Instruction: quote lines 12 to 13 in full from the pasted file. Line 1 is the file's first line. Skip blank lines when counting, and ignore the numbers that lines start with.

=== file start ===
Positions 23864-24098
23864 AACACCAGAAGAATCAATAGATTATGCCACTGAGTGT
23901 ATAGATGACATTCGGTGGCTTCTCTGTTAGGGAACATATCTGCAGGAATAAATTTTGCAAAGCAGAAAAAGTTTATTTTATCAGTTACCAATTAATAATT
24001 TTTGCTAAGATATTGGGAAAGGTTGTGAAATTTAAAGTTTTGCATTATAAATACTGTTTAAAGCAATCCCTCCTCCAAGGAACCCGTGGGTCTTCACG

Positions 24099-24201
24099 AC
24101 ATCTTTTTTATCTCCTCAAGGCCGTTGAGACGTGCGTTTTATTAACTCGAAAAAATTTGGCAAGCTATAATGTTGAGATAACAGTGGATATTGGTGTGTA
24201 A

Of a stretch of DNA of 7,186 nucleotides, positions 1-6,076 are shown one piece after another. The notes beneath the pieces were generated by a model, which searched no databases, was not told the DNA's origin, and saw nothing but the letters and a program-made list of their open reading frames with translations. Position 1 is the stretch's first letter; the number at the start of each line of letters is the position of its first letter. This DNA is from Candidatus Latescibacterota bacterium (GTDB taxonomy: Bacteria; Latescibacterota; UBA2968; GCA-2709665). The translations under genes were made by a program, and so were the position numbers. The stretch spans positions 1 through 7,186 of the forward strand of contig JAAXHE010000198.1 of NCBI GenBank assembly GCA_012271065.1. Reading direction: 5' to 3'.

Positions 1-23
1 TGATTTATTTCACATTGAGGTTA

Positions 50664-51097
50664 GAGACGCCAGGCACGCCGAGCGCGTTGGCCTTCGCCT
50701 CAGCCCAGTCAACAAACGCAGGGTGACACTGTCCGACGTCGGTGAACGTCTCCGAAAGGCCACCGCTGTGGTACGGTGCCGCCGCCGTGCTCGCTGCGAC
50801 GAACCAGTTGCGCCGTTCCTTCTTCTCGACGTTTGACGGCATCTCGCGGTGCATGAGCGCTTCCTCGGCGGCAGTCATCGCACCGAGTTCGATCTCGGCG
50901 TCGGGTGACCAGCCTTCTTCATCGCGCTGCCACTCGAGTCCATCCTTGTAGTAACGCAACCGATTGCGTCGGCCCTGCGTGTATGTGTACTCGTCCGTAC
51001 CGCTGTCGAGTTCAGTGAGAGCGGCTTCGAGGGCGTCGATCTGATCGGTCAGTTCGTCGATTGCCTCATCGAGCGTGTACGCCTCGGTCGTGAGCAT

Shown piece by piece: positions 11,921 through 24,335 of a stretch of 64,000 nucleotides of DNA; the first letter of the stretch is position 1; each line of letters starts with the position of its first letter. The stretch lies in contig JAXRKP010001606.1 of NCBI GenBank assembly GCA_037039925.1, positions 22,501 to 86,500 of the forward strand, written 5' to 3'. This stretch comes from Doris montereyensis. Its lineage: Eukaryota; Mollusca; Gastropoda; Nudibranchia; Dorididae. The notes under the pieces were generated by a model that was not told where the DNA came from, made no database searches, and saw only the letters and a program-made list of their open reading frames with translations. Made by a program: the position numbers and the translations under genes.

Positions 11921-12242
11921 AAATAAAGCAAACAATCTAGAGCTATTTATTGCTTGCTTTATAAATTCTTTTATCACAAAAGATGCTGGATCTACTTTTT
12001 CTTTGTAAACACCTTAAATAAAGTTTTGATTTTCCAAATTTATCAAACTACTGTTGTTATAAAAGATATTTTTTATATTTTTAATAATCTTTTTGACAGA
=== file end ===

Positions 50664-51097
50664 GAGACGCCAGGCACGCCGAGCGCGTTGGCCTTCGCCT